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Transplantation proceedings

Marrow-derived mesenchymal stem cells restore biochemical markers of acute liver injury in experimental model.


PMID 23498782

Abstract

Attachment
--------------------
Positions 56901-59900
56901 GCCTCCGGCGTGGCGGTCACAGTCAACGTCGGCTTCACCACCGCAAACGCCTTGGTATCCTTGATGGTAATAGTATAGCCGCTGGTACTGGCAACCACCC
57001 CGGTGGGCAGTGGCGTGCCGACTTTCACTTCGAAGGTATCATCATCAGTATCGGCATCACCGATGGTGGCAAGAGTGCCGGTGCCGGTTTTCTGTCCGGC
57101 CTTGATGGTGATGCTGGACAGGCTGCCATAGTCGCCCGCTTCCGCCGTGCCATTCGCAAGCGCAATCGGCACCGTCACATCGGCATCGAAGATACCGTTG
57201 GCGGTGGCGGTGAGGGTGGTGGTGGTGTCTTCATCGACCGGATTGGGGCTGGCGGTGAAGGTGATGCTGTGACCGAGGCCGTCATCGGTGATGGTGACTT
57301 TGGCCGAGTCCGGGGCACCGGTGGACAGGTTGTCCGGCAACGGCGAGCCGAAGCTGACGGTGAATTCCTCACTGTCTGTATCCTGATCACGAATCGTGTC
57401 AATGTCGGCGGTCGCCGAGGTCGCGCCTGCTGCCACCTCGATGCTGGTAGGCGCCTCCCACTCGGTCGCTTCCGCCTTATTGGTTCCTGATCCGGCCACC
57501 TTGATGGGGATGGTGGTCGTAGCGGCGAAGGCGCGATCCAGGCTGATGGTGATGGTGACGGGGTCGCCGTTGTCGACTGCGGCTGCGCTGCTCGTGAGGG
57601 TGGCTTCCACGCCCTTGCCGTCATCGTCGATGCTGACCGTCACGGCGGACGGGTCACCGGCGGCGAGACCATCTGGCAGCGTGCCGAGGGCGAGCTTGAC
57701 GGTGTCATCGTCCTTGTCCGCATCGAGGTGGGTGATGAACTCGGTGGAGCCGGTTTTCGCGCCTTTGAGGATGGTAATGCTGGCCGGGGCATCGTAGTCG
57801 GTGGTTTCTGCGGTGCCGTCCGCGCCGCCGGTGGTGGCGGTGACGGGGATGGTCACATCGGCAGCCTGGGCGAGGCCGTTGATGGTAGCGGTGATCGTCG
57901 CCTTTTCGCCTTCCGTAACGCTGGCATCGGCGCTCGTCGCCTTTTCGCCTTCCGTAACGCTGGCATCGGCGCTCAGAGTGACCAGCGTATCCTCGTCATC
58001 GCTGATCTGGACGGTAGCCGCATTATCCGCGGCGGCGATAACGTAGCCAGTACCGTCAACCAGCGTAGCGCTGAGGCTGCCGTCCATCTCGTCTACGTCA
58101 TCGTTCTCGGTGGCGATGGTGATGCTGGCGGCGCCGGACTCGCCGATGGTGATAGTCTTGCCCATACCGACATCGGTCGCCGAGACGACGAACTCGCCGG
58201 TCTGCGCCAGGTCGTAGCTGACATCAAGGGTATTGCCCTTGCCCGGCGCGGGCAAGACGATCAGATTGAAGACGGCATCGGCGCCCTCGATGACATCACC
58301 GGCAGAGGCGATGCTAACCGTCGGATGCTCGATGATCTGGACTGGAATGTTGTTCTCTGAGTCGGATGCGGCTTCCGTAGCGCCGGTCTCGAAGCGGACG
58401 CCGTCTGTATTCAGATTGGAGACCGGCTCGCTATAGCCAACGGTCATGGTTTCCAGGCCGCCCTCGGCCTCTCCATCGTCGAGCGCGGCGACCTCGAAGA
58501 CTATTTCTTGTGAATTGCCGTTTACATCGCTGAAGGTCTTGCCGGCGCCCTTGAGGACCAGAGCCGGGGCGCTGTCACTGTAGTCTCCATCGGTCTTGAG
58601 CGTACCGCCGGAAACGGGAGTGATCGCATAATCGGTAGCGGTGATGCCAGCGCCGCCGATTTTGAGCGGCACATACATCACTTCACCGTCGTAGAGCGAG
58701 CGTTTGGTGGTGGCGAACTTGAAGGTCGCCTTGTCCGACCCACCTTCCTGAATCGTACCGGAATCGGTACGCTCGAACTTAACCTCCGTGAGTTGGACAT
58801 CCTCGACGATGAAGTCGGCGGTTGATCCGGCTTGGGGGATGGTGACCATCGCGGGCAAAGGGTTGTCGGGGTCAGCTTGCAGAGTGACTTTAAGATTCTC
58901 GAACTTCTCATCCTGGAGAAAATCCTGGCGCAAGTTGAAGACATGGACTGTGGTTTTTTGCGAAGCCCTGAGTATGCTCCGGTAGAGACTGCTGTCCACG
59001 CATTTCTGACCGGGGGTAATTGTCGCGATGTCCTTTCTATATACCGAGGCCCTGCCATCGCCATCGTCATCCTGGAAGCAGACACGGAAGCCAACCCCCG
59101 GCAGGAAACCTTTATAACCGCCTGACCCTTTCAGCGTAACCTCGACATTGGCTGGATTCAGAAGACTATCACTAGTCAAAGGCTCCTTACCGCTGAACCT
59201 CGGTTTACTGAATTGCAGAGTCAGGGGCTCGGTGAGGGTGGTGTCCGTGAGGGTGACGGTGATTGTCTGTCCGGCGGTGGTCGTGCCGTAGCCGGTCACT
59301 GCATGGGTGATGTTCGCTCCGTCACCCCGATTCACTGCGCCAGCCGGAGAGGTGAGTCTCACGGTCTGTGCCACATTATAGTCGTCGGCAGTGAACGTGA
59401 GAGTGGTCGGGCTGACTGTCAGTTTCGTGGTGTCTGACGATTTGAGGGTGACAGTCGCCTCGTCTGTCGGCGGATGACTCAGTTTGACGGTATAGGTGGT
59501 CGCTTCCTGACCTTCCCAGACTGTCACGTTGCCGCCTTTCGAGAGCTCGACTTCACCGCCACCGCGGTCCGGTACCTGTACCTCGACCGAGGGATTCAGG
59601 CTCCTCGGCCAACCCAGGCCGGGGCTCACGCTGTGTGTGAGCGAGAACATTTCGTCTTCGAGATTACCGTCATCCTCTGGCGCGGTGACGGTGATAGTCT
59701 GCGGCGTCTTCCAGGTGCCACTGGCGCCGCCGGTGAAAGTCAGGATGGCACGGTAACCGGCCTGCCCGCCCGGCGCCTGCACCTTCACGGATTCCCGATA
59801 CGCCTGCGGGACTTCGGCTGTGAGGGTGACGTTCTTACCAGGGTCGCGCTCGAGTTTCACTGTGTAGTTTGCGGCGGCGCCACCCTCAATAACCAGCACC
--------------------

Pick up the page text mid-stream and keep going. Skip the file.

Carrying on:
Bone marrow-derived mesenchymal stem cells were investigated as prompters of liver regeneration in an experimental model of acute hepatic injury. A model was created in Wistar rats through intraperitoneal injection of carbon tetrachloride (CCl4). Bone marrow-derived mesenchymal stem cells collected from the long bones of 10 Wistar rats were intravenously infused 24 hours after induction of acute liver failure in 16 rats, group A. In group B, the control group, 16 rats received a peritoneal injection of CCl4, and an intravenous infusion of normal saline solution. All rats were sacrificed at 2, 3, 4, and 7 days post-CCl4 injection to examined biochemical markers and pathological appearances. The platelet counts were higher in group A versus group B on post-CCl4 infusion days 2 (P = .02) and 3 (P = .001), as were the transaminase trends in glutamic oxaloacetic (P = .002), and glutamic-pyruvic transaminases (P < .0001). Pathological examination showed a greater grade of hepatocellular necrosis with neutrophilic infiltration in group B (P = .02). In conclusion, infusion of bone marrow-derived mesenchymal stem cell resulted in a less aggressive picture of hepatic damage.